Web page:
More than 775 children with some involvement with child protective services in Alberta have died since 1999. This past year alone, approximately 31 children have died while . . . [more]

Posted in: Monday’s Mix

Political Ideologies and the Legal Profession

If you haven’t noticed by now, there’s a Federal election going on. How and where to Canadian lawyers fit into this equation?

A new study in the Journal of Legal Analysis examines the political leanings of American lawyers by using the Database on Ideology, Money in Politics, and Elections (DIME) to track the financial contributions of lawyers to political campaigns. The contributions were then matched using an algorithm to lawyers listed in the Martindale-Hubbell Legal Directory. The result was a “CFscore” to identify the political leanings of the contributor, who could be identified based on their position the legal system. . . . [more]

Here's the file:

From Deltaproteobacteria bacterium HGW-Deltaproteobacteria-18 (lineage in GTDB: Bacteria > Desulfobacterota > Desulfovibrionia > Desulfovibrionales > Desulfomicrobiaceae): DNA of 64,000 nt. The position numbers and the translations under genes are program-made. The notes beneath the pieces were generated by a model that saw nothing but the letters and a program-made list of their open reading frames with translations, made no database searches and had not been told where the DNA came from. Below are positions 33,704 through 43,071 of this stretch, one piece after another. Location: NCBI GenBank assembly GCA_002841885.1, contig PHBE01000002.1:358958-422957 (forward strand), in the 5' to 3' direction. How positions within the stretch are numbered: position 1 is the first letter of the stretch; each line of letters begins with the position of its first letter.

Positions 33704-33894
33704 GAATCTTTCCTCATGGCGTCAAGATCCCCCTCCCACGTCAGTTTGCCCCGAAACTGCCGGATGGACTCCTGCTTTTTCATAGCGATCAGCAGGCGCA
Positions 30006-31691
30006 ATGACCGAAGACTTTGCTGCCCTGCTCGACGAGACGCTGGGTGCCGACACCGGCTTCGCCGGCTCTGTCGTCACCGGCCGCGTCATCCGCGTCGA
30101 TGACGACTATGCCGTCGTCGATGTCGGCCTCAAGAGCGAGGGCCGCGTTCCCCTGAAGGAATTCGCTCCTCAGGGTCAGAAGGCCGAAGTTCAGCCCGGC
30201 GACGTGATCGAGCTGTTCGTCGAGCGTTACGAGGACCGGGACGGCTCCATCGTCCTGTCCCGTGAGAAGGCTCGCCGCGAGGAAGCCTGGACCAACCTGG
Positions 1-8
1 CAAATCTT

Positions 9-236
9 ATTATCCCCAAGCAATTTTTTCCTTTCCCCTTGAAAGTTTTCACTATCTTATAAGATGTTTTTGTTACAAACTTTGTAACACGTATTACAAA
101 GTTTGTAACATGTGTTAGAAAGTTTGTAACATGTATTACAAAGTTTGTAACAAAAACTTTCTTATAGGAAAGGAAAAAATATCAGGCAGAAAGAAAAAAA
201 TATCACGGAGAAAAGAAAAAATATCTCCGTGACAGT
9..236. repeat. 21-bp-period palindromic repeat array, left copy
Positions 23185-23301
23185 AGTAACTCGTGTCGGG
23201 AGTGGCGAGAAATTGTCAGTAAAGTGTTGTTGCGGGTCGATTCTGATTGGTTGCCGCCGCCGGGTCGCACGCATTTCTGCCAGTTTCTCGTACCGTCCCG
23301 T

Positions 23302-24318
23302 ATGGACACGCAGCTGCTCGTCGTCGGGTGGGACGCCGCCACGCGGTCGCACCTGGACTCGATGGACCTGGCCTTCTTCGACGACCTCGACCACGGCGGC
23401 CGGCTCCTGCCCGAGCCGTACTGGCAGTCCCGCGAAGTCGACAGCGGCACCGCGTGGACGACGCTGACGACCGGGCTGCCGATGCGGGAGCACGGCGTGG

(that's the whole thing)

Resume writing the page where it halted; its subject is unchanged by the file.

Posted in: Justice Issues

Summaries Sunday: Supreme Advocacy

On one Sunday each month we bring you a summary from Supreme Advocacy LLP of recent decisions at the Supreme Court of Canada. Supreme Advocacy LLP offers a weekly electronic newsletter, Supreme Advocacy Letter, to which you may subscribe.

Summary of all appeals and leaves to appeal granted, so you know what the S.C.C. will soon be dealing with (August 12 – September 10, 2015 inclusive).

Appeals

Civil Procedure/Torts/Environmental: Jurisdiction; Foreign Judgments

Chevron Corp. v. Yaiguaje, 2015 SCC 42 (SCC 35682)
In actions to recognize and enforce foreign judgments where the foreign court validly assumed jurisdiction, there is . . . [more]

Posted in: Summaries Sunday

Summaries Sunday: Maritime Law Book